. The results are compared with those obtained by Doherty and Perkins [3. Considering component i. C the bulk mole concentration of the liquid phase. The resulting model equations. An essential phenomenum in simple batch distillation devices is the net mass transfer of the component across the interface. .476 J. The liquid and vapour compositions at interface are given by x1 i and y1. which incorporated the pressure as a variable. as a consequence. for the vapour which is withdrawn from the still. as required by the thermodynamic of irreversible processes which imposes stricter requirement than a continuum theory does. . and consequently. The theory assumes also that all the resistance to the mass transfer concentrates in the film region. Silva et al. The schematic representation of the two-film theory is shown in Fig. the compositions in the liquid and vapour sides of the interface are assumed to be in equilibrium. equilibrium becomes a local property as stated by the microscopic reversibility principle and the bulk properties of the phases are not related by thermodynamic equilibrium equations [8]. / Chemical Engineering and Processing 42 (2003) 475 Á/485 and V refer to the liquid and vapour phases. respectively. The equilibrium. that the infinitesimal subsystems are in equilibrium at every instant [8]. In this case it would be better to assume that equilibrium prevails only at the interface of the system. The governing equations The isothermal multicomponent simple batch distillations are governed by the following set of material balance equations [3. Schematic representation of the two film theory. were also developed [11. the material balance equation becomes: qyi 0 (P1yi1( Pyi ) RT =Akgi 0 (Cxi ( C1xi1 ) RT=Akli (3) where P * is the total pressure at interface. The compositions of the liquid and i vapour in the bulk of the phases are given by xi and yi . respectively. The purpose of the present paper is to develop a qualitative dynamic analysis of a simple batch distillation by assuming interfacial equilibrium coupled with mass transfer between the phases. The equilibrium between the bulk properties is closely linked to the process slowness. Second-generation models. Koojiman and Taylor [13] considered the use of this model for the dynamic simulation of distillation columns and showed that the back-computed Murphree tray efficiencies are time dependent and. and o is the modified time variable defined by the integral t o0 g N dt 0 q (2) where q is the molar flow rate at which the vapour is withdrawn from the equipment and N is the molar amount of the residual liquid within the equipment. the thermodynamic equations for multiphase equilibrium prevail only at the interfacial region. It is impossible for such devices to work without net mass transfer from liquid to vapour allowing the liquid to vapourise. 1. The material balance equation for the batch distillation device requires that the mole flow of vapour leaving the equipment must be equal to the mole flow crossing the liquid and vapour films. 2. the main resistance to the mass transfer is located in the vapour film and Eq. When a batch distillation is performed under irreversible conditions. but not between the phase bulk properties. Krishnamurty and Taylor [9] picked up this point and developed a nonequilibrium model for the steady state simulation of distillation columns. (3) becomes: 2. 1. A the interfacial area. the equilibrium model is not suitable for dynamic simulations. Coulson and Richardson [15] pointed out that when the components of the vapour are totally soluble in the liquid. respectively.M. The chemical potential is function of the system temperature.F. kgi and kli are the mass transfer coefficients of component i in the vapour and liquid films. respectively. requiring quasireversibility state conditions to occur. P the total pressure in the bulk of the vapour phase.4] (see Appendix A): dxi do 0xi (yi (x) i 01. as usual. . will be linearized around the equilibrium points and the asymptote stability analysed. c(1 (1) Fig.12]. In a recent paper. It requires.4]. where xi and yi are mole fractions of the i component in the liquid and vapour phases. As usual. which was later applied to an industrial column operation [10]. C * the mole concentration of the liquid at the interface. R the gas constant and T is the temperature of the system. and the subscript i refers to the components of the phases. pressure and phase compositions. in addition. Luna and Martınez [14] analysed the ´ stability of the drying process in a multicomponent nonideal mixture and they found interesting results concerning to the existence of dynamic azeotropes and the multiplicity of steady states (bifurcation). The two-film theory will be used to correlate the bulk concentrations of the solute in both phases. .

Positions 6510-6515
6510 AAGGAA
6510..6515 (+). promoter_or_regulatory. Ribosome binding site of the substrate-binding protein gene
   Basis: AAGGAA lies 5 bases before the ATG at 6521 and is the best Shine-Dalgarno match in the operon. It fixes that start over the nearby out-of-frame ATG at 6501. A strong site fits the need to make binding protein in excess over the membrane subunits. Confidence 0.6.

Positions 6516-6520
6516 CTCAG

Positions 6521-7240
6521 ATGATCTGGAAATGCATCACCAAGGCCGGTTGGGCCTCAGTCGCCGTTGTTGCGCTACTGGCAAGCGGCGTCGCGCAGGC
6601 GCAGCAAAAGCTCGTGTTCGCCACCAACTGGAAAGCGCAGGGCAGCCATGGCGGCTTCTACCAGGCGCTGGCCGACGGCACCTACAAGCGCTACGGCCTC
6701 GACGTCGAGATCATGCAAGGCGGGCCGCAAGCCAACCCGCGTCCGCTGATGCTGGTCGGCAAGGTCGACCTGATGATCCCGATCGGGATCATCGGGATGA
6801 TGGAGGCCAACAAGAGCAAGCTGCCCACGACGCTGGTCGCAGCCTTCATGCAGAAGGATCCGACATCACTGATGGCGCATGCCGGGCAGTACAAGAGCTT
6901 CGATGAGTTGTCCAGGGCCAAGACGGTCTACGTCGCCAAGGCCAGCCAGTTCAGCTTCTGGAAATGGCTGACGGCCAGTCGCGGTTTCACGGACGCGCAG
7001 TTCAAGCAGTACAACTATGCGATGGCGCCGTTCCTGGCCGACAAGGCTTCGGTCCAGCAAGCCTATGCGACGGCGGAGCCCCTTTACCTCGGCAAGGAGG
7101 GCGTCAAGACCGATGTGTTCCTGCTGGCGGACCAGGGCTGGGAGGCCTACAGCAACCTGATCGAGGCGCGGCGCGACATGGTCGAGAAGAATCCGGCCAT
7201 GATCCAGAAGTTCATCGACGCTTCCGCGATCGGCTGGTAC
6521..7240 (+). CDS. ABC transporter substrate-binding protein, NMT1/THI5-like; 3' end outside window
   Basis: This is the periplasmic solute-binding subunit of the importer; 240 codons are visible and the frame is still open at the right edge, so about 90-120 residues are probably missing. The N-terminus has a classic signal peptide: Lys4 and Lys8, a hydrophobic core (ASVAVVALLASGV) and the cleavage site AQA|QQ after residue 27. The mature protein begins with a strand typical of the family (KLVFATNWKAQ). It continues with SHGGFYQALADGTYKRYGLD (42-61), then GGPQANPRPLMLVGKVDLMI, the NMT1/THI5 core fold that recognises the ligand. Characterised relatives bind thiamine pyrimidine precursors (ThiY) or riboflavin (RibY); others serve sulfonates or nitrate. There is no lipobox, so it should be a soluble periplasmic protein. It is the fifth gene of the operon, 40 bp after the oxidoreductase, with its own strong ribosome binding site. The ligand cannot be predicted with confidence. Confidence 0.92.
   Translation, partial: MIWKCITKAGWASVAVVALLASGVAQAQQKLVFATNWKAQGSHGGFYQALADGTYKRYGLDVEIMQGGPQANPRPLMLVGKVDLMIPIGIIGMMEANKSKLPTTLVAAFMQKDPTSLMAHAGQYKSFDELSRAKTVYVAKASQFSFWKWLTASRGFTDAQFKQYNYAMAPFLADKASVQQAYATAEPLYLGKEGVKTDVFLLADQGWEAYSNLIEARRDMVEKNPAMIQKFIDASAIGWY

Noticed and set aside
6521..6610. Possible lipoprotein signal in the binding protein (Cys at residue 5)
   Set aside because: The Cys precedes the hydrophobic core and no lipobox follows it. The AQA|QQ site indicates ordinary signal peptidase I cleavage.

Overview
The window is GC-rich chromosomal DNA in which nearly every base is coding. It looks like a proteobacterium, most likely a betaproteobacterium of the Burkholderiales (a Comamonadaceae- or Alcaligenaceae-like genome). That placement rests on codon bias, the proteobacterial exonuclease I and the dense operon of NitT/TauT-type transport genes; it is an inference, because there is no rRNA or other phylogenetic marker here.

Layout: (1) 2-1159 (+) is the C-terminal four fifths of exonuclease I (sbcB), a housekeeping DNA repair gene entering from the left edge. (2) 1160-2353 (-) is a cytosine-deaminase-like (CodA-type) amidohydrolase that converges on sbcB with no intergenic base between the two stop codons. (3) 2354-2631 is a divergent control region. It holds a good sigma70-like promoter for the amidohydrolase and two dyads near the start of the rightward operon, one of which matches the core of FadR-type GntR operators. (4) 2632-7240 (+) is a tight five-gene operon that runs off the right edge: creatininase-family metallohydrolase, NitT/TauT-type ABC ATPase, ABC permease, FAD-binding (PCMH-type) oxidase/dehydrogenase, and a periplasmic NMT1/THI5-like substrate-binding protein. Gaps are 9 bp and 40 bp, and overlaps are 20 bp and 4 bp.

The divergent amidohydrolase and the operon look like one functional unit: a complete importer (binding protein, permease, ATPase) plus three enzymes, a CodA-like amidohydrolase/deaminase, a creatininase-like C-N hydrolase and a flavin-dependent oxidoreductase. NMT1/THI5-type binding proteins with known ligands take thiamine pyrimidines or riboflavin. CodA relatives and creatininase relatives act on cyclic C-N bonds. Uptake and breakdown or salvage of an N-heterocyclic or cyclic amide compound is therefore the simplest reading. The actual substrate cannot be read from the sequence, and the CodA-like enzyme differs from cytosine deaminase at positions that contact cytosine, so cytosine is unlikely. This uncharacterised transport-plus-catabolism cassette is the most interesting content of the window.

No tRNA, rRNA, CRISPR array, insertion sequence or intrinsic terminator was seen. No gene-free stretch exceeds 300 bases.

05 m/s). .M.F. 2. kg2 0/0. (kg1 0/0. 3. Silva et al.02 gmol/s. .01 m/s.001 m/s. i i 01. (kg1 0/0.J.01 m/s. / Chemical Engineering and Processing 42 (2003) 475 Á/485 477 Fig. q0/0.01 m/s). Phase space for the following conditions: T0/280 K. kg3 0/0. kg2 0/0.03 m/s kg3 0/0. q0/0 gmol/s. . which is in equilibrium with the liquid interface. Phase space for the following conditions: T0/280 K. qyi 0 or yi 0 and P1yi1( Pyi RT =Akgi (4) ai 0 Akgi P1 RTq ' Akgi P (7) Akgi P1yi1 RTq ' Akgi P Inserting Eq. . The above set of equations is similar to the Fig. 2. it gives (5) dxi do (6) 0xi (ai y1(x). . (7) into the material balance equation set. c(1 (8) yi 0 ai y1 i where 1 where yi is the mole fraction of the component i at the vapour interface.